Rovit Grooming Sure Fit Brand

New Ceo Making an Effort to Zero in on What Consumers Want

Carole Sloan, Staff Staff, August 8, 2006

At the New York Market — Sure Fit is making a major effort to talk with consumers about their views on slipcovers, from why they do or do not buy the product, to where they buy, and their expectations once the purchase is made.

Under the aegis of Hugh Rovit, the new ceo who joined the company about three months ago, “we're talking to consumers” via a multi-pronged research campaign using the New England Consulting Group to do empirically based research with current slipcover users as well as non-users and then via focus groups.

Rovit is using the experiences from his broad textiles background, as well as his affiliation with brand-driven companies like Oneida and Atkins Nutritionals, to reposition Sure Fit as the brand and the authority for the product.

“I've gone through similar experiences with companies that have gone from being manufacturers to importers and marketers, and I expect to reposition the company in a sector that is going through its own similar challenges.”

Rovit is sharing the preliminary results of the research this week with retailers during the market here. “We'll roll out responses to the studies in 2007.”

Sure Fit, which has gone through vast transformation in recent years, from changes in ownership to bankruptcy, “has a high brand awareness, even so,” he added. Rovit sees himself in the role “of helping to grow not just the business, but the category. We need to reestablish ourselves as a brand authority. That guidance over time has been lost.”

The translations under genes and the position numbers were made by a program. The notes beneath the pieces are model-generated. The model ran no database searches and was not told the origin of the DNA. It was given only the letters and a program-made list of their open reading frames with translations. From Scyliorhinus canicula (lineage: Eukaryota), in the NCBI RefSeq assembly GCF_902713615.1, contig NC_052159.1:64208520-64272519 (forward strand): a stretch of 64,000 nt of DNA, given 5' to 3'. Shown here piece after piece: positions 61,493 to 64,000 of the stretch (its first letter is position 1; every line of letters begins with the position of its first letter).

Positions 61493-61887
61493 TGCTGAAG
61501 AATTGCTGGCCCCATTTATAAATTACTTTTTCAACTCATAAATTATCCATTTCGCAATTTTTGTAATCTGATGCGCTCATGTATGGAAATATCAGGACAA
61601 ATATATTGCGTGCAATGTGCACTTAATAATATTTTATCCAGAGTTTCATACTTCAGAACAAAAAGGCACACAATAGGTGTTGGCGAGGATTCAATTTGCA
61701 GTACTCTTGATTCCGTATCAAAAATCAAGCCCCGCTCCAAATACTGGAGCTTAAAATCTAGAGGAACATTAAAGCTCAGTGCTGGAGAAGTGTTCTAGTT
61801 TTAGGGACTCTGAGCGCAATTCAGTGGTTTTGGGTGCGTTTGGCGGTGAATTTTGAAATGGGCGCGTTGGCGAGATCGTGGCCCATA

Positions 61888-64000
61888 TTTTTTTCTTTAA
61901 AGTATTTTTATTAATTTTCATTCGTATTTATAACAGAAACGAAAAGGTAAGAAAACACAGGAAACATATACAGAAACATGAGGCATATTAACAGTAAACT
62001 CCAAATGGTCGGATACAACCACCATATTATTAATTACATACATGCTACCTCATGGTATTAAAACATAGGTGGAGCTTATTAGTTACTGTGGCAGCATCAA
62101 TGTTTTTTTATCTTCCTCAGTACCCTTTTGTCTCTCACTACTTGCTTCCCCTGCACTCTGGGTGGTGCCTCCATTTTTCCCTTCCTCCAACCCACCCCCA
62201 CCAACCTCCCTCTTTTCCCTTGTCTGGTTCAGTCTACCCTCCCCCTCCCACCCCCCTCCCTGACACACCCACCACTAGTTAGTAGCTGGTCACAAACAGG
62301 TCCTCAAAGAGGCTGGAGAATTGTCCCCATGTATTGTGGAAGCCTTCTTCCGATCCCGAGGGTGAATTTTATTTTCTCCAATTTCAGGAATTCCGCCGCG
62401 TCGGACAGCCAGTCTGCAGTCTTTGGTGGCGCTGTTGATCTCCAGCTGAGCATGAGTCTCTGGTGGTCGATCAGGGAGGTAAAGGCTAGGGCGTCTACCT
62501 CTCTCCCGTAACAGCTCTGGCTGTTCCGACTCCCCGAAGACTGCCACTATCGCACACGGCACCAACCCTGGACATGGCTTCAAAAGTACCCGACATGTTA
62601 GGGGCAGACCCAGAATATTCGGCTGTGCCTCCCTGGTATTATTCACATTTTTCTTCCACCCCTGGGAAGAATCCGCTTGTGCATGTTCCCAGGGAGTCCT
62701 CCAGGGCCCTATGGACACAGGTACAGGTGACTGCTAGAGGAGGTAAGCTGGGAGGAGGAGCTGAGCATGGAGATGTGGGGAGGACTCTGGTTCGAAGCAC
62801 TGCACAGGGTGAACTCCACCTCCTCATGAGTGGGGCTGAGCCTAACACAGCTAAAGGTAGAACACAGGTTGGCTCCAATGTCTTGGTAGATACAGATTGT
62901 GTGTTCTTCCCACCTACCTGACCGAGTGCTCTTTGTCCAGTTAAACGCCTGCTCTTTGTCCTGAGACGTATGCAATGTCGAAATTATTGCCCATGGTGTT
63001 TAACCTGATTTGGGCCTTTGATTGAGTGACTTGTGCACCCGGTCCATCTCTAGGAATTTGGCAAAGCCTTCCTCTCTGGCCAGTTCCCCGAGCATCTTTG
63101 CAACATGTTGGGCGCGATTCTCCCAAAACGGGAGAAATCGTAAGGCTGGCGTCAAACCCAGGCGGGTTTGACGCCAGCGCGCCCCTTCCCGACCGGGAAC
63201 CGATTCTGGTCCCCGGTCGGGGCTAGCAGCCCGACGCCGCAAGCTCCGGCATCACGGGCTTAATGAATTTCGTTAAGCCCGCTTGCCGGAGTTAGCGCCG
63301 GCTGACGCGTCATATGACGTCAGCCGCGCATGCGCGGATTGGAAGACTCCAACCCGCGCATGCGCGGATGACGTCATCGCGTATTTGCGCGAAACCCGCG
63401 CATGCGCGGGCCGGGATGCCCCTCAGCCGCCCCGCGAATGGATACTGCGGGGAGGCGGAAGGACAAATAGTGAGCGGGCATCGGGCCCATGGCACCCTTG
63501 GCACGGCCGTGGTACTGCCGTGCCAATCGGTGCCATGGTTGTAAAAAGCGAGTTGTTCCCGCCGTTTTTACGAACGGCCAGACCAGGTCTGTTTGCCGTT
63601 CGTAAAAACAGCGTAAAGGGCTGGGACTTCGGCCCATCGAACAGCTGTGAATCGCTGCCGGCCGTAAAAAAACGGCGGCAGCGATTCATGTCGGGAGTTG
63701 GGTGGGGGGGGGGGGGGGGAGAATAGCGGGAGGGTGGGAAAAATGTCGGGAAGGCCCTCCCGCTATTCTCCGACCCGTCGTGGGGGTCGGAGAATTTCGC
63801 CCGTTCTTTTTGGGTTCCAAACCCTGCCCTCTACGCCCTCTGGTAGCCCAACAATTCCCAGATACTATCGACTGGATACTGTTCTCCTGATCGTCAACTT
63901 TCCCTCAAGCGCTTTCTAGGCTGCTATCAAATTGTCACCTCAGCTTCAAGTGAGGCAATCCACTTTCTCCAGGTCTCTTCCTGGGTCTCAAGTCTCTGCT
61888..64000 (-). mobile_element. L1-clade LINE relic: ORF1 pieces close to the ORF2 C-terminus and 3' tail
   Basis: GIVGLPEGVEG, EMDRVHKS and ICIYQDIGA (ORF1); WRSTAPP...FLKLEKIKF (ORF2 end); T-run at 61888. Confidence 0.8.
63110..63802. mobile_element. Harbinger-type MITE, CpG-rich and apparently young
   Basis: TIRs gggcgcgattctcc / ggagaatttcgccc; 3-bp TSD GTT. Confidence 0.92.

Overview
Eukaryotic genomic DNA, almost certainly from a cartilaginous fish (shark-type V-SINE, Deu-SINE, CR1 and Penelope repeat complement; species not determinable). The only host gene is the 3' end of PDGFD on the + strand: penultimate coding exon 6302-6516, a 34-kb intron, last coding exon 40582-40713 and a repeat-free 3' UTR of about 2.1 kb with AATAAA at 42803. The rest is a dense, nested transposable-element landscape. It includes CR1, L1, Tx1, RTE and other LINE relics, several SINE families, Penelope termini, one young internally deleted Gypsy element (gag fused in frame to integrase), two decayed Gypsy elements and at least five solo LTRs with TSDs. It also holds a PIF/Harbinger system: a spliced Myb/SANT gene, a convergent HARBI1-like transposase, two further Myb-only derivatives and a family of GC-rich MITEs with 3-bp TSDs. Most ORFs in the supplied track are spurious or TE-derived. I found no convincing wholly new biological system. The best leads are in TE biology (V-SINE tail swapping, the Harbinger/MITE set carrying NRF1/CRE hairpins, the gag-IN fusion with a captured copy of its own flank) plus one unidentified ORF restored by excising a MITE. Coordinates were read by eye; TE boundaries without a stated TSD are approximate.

One of the challenges facing the company is improving the point of purchase experience, no matter what the sales channel, he noted. “We are having consumers identify the specific channels where they shop for these products. And we want to provide much more guidance at all channel levels. There has to be a clarity of purchase experience.”

Thus, part of the results of the research will be to determine where the products should be distributed, “as well as maximizing the use of the Sure Fit name.”

And beyond that, Rovit noted, “We have to better understand the expectations of what the consumer expects when she gets her purchase home, and then come up with remedies in packaging, pricing, styling.”

Rovit anticipates reinventing the catalog, which had been a significant direct-to-consumer sales vehicle. As far as growing Sure Fit business beyond its current footprint, that will depend upon identifying key brands, private labels, and store brands as opportunities.

Among past problems, Rovit explained “is that we were trying to be too many things to too many people. We're going to be much more targeted and refined. And it won't include an explosion of fabrications and skus.”

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